- is also considered as a natural insect repellent. This has been tested against mosquitoes and found in the US to provide similar protection to repellents containing low concentrations of DEET. PMD is the synthetic form of the chemical derived from oil of lemon eucalyptus. However the use of this product is not advised for those ages 3 years old and below. IR-3535
- is another active ingredient used in insect repellents and it offers broad spectrum protection from several insects including mosquitoes, deer ticks, and biting flies. It offers reasonably long protection comparable to DEET thus offering a great alternative for those seeking non-DEET products. Plant Based Repellents
- examples of these are citronella, geranium, basil, garlic and peppermint. Insect repellent plants generally provide quite limited protection against mosquitoes. Usually offering protection for only 2 hours and therefore needing constant reapplying.
Tips for choosing the best repellent
To help you choose the insect repellent product that is best suited for you, you can start by identifying the following:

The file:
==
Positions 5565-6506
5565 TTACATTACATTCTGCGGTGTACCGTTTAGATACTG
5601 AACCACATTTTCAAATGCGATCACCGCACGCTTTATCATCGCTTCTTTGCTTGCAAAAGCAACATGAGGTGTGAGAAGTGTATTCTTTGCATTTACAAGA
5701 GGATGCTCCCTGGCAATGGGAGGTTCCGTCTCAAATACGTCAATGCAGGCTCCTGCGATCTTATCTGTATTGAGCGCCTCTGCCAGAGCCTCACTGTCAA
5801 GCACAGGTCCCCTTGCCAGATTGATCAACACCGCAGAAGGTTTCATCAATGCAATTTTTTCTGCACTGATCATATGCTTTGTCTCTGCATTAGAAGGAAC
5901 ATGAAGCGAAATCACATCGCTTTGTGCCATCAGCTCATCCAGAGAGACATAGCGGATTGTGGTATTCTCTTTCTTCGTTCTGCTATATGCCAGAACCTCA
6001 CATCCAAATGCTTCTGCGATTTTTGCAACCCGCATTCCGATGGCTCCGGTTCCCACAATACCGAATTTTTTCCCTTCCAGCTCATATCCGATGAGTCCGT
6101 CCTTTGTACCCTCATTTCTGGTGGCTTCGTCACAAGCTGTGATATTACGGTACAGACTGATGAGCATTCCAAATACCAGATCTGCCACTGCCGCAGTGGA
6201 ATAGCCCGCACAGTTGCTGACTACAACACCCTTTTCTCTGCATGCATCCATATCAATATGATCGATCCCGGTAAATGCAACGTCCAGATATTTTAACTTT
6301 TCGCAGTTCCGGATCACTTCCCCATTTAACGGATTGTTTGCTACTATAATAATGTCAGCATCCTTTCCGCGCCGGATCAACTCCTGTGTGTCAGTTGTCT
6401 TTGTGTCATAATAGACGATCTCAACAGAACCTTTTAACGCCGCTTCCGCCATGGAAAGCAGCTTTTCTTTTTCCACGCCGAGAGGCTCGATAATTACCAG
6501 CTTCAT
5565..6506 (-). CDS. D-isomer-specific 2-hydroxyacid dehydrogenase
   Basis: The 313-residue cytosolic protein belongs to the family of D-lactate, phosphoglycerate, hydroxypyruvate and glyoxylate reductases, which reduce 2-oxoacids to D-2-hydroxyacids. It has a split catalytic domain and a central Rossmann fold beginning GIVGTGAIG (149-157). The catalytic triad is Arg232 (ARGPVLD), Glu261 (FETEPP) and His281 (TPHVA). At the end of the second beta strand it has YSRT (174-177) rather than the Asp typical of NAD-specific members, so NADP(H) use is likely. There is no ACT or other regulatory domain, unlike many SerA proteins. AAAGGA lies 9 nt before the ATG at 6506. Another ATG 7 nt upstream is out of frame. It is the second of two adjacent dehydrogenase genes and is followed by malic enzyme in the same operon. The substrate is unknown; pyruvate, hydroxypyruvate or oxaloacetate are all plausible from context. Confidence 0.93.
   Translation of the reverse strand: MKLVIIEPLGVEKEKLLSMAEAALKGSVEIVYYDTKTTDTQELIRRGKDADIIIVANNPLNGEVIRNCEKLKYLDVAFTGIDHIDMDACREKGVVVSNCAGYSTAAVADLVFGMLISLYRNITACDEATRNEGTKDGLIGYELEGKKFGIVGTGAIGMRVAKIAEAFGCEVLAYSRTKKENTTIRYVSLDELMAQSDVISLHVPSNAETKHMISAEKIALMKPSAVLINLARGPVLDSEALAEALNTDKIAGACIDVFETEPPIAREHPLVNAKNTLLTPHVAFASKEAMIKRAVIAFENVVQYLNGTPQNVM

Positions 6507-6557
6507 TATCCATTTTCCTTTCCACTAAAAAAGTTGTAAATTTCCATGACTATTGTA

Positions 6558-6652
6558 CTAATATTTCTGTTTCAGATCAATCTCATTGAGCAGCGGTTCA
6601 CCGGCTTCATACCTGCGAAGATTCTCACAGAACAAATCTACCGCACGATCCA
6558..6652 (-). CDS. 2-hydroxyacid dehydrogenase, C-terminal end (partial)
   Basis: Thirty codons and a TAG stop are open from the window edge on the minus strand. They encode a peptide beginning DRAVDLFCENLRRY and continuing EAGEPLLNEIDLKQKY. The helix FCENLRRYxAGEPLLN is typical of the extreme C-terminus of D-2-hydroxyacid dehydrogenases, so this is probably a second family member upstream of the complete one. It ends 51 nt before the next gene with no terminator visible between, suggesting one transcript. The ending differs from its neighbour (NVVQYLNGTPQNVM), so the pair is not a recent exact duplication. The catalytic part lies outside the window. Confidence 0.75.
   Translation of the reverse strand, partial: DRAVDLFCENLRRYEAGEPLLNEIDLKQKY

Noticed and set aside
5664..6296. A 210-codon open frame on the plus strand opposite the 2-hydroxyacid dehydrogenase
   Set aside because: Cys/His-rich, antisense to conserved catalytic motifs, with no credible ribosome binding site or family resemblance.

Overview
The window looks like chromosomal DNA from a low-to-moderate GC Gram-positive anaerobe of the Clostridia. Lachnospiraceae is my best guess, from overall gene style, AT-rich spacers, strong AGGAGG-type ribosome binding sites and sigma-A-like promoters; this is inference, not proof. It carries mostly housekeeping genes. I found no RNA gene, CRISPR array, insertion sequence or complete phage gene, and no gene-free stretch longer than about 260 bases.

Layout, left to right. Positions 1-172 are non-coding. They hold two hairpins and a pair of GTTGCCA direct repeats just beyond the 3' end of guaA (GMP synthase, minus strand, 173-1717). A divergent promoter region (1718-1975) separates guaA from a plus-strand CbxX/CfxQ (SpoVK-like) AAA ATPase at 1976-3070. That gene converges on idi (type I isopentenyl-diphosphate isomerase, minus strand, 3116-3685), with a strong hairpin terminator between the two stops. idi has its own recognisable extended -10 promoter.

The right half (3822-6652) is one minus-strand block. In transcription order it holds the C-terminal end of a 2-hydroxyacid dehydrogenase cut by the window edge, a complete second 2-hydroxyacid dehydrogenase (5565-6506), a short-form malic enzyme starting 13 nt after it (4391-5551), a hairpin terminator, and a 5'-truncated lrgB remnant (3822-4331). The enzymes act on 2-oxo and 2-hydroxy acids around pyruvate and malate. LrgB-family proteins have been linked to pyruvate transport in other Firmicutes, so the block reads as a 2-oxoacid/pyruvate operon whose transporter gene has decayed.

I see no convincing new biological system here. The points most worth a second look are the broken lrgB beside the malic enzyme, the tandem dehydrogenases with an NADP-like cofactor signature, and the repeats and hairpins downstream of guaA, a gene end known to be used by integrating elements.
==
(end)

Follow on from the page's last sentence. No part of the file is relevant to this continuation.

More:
- Type of insect you want protection from
- How long do you need protection?
- What active ingredient do you prefer?
- Other product specific information that may be useful for you (e.g. allergies to consider with certain ingredients)
- Consider the kind of activity you will be engaging in and the length of exposure you will have to insects.
Using insect repellents with children*
- Read and follow the directions and precautions on the label
- Only apply insect repellents on the outside of children's clothing and on exposed skin. NB: Permethrin-containing products should not be applied to the skin.
- Spray repellents in open, well ventilated areas to avoid breathing them in.
- Only use enough repellent to cover your child's clothing and exposed skin - using more does not make the repellent more effective. Avoid reapplying unless definitely needed.
- Help young children to apply their insect repellent and supervise older children when using these products.
- Wash your children's skin with soap and water to remove any repellent when they return indoors. Wash their clothing before they wear it again.
- Do not apply insect repellent on children younger than 2 months.
- Never spray insect repellent directly onto your child's face. Instead, spray a little on your hands first and then rub it on your child's face, avoiding the eyes and mouth.
- Never spray insect repellent on cuts, wounds, or irritated skin.
- Avoid using products that combine DEET with sunscreen. The DEET can make the sun protection factor (SPF) less effective, meaning these products can overexpose your child to DEET because the sunscreen needs to be reapplied often.
*Source: https://www.healthychildren.org/English/safety-prevention/at-play/Pages/Insect-Repellents.aspx Page updated 27/07/16 7:10:22 a.m.